We recently moved away from a neighborhood where virtually everyone wears their Judaism on their long sleeves. Black hats; headscarves; yarmulkes of every size, color and texture. Long, flowing skirts; straight, kick-pleated skirts; stockings in the summertime; and, of course, the ever-present tzitzit a-flying. If there is a piece of Jewish regalia that exists, you can find it there.

When the sun sets on Friday evenings in the small city where we used to live, it’s like someone pushed a communal Sabbath button. Presto! The cars disappear, and the streets fill with men and boys in clean white shirts, and women and girls dressed to the nines in their Shabbat finery. There is even a loudspeaker that blasts a very upbeat “Oy, yoy, yoy, yoy, yoy Shabbes!” tune 18 minutes before candle-lighting, just to help get us fired up.

It helped a little.

We have moved to a much smaller and more diverse country town in northern Israel, with Jews of all shapes and sizes. A good portion of the folks here are committed to Shabbat observance, while an equal-sized portion are not. There are no “oy yoy yoy”s on loudspeakers, no instant cessation of cars driving on the streets Friday nights, but there is a very special and authentic Jewish energy that pulses through this place.

Even from afar, he looked a little scary

That pulse just about smacked me over the head recently, when a holy Jew crossed my path and reminded me that being a Jew goes far beyond what we look like or how we dress.

I was out for a little Shabbat stroll with my kids. We were headed for the park down the hill, and a young, shirtless man was walking towards us. Even from afar, he looked a little scary. He was heavily tattooed, had a large chain swinging from his pocket and was smoking a cigarette. He walked with a swagger that gave off an “I dare you to pass judgment on me” vibe.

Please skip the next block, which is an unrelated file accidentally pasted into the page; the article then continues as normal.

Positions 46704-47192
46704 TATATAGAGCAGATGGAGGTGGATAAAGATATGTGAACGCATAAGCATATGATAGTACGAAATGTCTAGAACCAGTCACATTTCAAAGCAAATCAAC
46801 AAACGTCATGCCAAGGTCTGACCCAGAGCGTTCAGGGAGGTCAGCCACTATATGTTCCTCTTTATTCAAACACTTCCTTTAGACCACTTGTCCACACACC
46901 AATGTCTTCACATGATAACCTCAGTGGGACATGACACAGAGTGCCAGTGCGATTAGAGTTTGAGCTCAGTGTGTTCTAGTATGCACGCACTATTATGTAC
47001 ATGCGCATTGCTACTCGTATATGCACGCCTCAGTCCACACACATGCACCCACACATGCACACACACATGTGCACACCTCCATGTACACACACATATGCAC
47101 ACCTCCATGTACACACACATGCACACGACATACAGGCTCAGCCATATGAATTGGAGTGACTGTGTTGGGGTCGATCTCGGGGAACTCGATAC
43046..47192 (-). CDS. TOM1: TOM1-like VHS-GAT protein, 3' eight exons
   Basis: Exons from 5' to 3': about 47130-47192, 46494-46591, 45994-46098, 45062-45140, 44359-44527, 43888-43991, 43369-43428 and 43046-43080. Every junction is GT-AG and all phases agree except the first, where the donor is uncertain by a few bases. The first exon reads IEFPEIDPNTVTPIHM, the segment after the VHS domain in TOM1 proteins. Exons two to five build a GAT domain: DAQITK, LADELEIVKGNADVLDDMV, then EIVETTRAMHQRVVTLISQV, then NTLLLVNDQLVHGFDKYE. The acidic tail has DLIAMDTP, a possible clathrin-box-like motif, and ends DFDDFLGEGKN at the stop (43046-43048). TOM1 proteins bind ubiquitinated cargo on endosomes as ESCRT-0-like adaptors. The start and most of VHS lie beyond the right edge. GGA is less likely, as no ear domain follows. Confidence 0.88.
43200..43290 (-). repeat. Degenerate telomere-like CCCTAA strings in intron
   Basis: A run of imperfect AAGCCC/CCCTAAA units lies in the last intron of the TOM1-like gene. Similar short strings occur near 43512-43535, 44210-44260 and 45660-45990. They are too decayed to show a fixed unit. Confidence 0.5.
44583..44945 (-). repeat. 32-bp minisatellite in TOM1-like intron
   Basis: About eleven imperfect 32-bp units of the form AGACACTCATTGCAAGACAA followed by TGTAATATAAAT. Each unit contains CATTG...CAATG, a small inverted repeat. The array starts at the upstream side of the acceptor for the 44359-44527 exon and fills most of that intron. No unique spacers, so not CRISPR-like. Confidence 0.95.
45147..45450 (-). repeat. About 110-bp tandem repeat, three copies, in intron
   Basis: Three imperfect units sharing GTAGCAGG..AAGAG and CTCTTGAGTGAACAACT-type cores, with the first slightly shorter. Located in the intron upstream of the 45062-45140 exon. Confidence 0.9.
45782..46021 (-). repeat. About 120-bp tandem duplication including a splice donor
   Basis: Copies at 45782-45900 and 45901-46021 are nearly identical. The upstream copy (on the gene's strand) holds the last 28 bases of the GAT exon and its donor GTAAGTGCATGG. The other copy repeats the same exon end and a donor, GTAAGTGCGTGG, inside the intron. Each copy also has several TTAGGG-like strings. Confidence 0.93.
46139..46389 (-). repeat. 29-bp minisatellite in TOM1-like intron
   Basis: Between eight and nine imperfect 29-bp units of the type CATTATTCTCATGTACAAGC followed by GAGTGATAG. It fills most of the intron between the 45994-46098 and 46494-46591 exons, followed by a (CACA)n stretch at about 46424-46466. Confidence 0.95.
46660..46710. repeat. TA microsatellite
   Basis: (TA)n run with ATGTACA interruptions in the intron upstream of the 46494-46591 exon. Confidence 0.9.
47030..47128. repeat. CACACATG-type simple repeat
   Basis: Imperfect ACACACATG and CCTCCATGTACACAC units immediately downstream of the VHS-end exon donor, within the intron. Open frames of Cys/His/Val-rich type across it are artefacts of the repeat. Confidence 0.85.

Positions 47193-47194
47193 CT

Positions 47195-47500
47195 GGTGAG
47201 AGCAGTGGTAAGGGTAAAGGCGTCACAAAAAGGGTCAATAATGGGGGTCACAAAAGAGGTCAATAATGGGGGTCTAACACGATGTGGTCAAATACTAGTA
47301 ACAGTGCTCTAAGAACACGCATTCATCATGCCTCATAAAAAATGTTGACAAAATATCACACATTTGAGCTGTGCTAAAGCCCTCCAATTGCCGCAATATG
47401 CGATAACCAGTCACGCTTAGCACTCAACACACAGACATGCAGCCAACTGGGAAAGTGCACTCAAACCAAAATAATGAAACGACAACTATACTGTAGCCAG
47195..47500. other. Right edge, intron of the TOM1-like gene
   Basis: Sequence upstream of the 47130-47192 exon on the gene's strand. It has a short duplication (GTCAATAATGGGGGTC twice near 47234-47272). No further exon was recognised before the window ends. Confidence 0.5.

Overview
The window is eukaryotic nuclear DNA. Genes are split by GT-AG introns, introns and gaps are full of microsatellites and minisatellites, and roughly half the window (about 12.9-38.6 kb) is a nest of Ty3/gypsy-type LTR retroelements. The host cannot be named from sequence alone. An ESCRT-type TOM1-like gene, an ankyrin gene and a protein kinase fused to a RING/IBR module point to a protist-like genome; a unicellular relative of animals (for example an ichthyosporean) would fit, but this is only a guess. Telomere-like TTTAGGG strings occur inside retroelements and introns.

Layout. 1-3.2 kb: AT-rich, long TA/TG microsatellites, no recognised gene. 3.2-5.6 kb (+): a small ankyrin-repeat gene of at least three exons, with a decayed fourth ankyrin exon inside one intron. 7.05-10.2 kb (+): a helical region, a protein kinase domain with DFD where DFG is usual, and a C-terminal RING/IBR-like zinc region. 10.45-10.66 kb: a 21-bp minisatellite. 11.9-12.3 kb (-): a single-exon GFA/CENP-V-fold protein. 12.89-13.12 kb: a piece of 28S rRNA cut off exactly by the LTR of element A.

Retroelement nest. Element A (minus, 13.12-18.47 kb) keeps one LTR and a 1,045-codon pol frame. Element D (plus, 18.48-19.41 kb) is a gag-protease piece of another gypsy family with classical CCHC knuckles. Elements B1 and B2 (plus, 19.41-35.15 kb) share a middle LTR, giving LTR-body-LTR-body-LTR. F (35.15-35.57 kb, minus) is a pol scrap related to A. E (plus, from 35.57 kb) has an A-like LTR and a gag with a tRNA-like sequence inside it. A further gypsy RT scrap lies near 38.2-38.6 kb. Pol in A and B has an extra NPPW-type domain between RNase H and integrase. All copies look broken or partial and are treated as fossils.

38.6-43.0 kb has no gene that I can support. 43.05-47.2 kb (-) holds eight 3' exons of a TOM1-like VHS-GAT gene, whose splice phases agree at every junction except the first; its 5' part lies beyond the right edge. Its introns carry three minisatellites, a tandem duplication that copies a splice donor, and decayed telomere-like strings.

I started to feel just the slightest bit anxious, so I tried my best to channel my inner “We’re all beautiful in G‑d’s eyes” vibe. As he got closer, I decided I would make eye contact with him and wish him a “Shabbat Shalom.” But before I could, my 8-year-old daughter, a budding reader with a tendency to read anything in bold print aloud, pointed to the man and said, “Jew forever.”

Stunned by her total acceptance and her incredible depth, I said, “That is so beautiful, love.”

“No, it says on his chest, ‘Jew Forever.’ ”

Oh.

Indeed, this young man had big, bold, capital Gothic letters that spelled the words “Jew Forever” tattooed across his chest. I must have been in information overload when we actually passed each other because I don’t remember if we exchanged “Shabbat Shalom”s or not . . . but something was exchanged, something I won’t be forgetting any time soon.

For the record, tattooing is explicitly forbidden according to Jewish law. If it is possible to put that aside for a moment, I would like to assert that this man’s commitment to his Jewish identity absolutely amazed and inspired me. I wish I’d had the presence of mind to speak to him and ask him for his backstory. I can only imagine what inspired such a wanton expression of Jewish pride. But, as the Baal Shem Tov teaches, we are meant to learn from the things that G‑d puts in our paths. I learned several things from that tattooed man.